If you just want to stick to the pros, there are 21 professional golfers (and host of created characters) in Tiger Woods PGA Tour 07. The list includes the likes of Tiger Woods, Stuart Appleby, John Daly, Jim Furyk, Retief Goosen, Vijay Singh, and Mike Weir, among others. For the first time, there are two LPGA golfers to pick from--Natalie Gulbis and Annika Sorenstam. There are just 12 courses in the PC version of the game--far less than the 21 that are included on the PlayStation 2 and Xbox. A number of courses return from last year, but there are some noteworthy additions--Aviara, Riviera, The National, The K Club, and the ocean course at Kiawah Island. There's no course-designing tool in the game, and at the time of this review there is no course editor available for download on the game's home page. Resourceful players will find a large number of downloadable courses available on third-party sites, but these courses aren't officially supported. On consoles, the "dream course" feature lets you put together a course using holes from any of the courses in the game, but even that underwhelming tool is absent here.
As for how the game plays--it's as enjoyable as ever, but you'd be hard-pressed to tell the difference between Tiger Woods 06 and Tiger Woods 07. The Tiger Woods series has never been thought of as particularly challenging on consoles; the same cannot be said for the PC. Because your golfer doesn't start off with the ability to perform certain shots, it's quite a bit more challenging. You'll have to take lessons to learn how to hit a flop shot or a bump and run, put spin on the ball, and perform a power shot. It can be frustrating to not have all of these abilities initially available, but there's no question that you'll become a better video golfer for it. Lessons are unlocked by applying skills points to your golfer, but there's no clear way to determine how many points you need to spend to unlock lessons.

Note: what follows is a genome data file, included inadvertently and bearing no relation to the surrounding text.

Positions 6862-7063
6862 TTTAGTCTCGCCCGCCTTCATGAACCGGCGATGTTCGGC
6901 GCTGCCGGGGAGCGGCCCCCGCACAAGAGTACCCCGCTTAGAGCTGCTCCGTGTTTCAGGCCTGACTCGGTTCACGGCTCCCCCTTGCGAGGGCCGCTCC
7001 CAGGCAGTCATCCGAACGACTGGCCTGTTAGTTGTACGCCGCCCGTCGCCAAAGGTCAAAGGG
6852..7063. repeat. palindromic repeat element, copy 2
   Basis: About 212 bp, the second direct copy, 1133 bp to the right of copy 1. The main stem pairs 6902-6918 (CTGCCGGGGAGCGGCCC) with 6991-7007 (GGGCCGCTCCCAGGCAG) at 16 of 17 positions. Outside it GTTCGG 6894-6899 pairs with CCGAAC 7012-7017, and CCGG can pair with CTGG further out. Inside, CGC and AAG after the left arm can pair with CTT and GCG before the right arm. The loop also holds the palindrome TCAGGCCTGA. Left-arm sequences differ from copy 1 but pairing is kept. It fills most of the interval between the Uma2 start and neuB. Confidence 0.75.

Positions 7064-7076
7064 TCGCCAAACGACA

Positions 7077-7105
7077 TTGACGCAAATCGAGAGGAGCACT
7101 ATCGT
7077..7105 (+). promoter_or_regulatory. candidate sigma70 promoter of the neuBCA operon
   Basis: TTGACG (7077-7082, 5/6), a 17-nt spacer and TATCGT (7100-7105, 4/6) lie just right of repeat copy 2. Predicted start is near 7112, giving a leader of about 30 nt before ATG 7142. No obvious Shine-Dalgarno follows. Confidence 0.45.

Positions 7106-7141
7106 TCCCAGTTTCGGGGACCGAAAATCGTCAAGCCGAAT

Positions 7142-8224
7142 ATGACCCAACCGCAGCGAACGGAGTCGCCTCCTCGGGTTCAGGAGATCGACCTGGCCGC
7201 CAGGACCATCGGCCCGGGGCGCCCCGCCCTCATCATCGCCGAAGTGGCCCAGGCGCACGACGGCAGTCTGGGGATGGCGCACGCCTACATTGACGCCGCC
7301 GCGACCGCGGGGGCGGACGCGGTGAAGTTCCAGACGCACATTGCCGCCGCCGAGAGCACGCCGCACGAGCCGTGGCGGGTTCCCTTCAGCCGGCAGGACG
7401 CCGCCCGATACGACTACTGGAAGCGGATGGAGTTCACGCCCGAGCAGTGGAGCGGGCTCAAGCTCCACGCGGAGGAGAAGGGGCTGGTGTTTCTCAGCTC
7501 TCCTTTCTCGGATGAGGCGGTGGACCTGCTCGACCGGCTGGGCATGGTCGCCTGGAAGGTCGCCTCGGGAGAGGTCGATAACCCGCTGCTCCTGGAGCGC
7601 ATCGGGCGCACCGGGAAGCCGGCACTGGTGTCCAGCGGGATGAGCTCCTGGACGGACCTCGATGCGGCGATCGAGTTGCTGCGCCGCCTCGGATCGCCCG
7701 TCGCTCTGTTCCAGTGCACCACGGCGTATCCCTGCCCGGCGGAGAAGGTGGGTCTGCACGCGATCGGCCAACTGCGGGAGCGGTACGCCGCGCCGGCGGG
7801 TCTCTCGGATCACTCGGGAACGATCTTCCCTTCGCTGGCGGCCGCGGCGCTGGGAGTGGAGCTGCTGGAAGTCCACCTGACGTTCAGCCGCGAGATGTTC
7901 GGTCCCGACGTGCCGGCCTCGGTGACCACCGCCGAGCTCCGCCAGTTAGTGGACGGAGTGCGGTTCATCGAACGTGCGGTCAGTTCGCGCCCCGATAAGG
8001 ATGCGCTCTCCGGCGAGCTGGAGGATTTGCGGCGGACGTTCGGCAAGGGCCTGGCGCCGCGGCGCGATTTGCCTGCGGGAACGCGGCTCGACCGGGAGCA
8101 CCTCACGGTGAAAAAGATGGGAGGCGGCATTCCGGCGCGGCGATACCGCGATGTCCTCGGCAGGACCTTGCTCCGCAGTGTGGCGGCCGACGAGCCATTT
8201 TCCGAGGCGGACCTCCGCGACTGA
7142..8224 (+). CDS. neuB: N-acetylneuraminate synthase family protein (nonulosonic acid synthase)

It's nice to have a challenge, but there a number of times when the game is more frustrating than it is challenging. Many areas of a course that normally wouldn't be out of bounds in real life are designated as such in the game. As a result, shots that are near the water, but still on dry land, are often deemed unplayable. On the other hand, there are other instances where you'd want the ball to be considered unplayable, but it's not, and you're left to hack away at the ball in the brush. As if it weren't difficult enough to hit the ball out of foliage, an invisible force field surrounds trees and plants, making them even more difficult to contend with. It's also curious that the angle of a ball's lie doesn't have much, if any, effect on its trajectory.
There are a number of different control schemes. Veterans of the series on consoles will be right at home with the analog stick shot control, which works by pulling down on the stick to start your swing and then pushing forward to strike the ball. Because the swing is so fast on the PC, the analog swing isn't nearly as satisfying as it is on consoles, but it technically works fine. The mouse is used for two different control schemes. "Trueswing" control has you pull the mouse toward you to initiate your backswing, and then move it forward to swing through the ball. An alternate method where you move the mouse right to left is also available. The trueswing controls manage to be easy to learn, responsive, and fun. You can also use the mouse for the more traditional two-click or three-click timing-based swing, but after using either of the other methods this feels boring and unsatisfying. On the greens, Tiger 07 strikes a nice balance with a putting system that's easy to learn, but tough to master. Instead of caddy tips or the ideal putt cam from the console versions, the only tool you have available to help you sink a putt is a colored grid overlay. If you're playing a round with announcers, they'll give you helpful advice on which way the putt will break. This method works quite well, though it would be nice to have beads that move along the grid (like in the console versions) to help you read the undulations of the greens better. Having a little more control over the power of your putt when using the analog or trueswing controls would have been particularly helpful when the greens are dry, since it's so easy to blow a putt right past the pin and off the green.